The Henry Ford picks up 1964 World's Fair exhibit, "Mathematica"

Apr 8, 2015

In the pantheon of great American designers, the name Eames is one of the best-known. Charles Eames and his wife Ray made their creative mark in modern architecture, furniture, graphic design, industrial design, fine art, textile design and film.

A Mathematica exhibit by Charles and Ray Eames at the Museum of Science in Boston.

The Henry Ford Museum has acquired a permanent Eames exhibition, called “Mathematica.” It was first seen over 50 years ago, at the 1964 World’s Fair in New York City.

Senior Director of Historical Resources at The Henry Ford, Marc Greuther, says the roots of this exhibit lie in its relationship with the International Business Machines Corporation. 

“IBM was interested in essentially having an educated customer base,” Greuther said. “It was better for them to be doing business in a climate of an educated populace.”

While many different exhibits have included and are including similar educational components, the scale and range of perspective involved in Mathematica is bigger.

“I think what’s different about Mathematica – what was certainly different then and in many ways remains so now – was the degree to which that interactivity was really aligned with the message, with the underlying content of the exhibit,” Greuther says. “It wasn’t just a question of doing something. It was a question of providing an activity that drew the visitor, the guest into it.”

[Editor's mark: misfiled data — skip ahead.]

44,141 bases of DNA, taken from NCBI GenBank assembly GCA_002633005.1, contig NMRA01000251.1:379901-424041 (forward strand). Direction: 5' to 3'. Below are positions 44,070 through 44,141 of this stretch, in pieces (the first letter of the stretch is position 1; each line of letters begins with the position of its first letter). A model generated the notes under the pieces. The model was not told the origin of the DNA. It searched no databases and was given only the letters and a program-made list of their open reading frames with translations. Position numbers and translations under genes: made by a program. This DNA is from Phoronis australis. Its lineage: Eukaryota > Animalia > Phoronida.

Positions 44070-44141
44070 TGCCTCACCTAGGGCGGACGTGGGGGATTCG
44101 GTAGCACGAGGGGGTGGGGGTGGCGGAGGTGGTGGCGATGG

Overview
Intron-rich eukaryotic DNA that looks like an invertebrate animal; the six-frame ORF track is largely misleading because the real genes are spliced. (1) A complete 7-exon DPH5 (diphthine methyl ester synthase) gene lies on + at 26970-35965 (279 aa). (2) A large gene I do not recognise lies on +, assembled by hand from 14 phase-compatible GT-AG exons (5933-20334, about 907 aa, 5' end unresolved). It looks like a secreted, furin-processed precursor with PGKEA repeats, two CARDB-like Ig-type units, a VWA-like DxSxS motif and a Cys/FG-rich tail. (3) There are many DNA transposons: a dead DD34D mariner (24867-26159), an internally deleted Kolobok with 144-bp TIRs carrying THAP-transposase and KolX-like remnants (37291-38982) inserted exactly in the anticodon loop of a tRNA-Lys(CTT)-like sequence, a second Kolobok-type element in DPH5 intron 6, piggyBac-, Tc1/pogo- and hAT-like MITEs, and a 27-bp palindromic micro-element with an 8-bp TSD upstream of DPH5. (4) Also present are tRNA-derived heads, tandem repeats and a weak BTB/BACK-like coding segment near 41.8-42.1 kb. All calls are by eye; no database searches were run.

Greuther says Mathematica deals with things, phenomena, and experience, rather than with numbers.

“Charles was very fond of suggesting, for instance, if mathematics is a mile long, what you learn in school is about an inch of that,” he said. “Or, you know, if you think mathematics is about numbers, you’re right. It’s just about one percent of mathematics.”

Though the Mathematica exhibit is, of course, about math, it also encompasses more, Greuther said. The exhibit deals with the ability designers have to solve tangible, real-world problems, for example.

Of the design of the exhibit, Greuther said, “It glows. It glows really brightly.”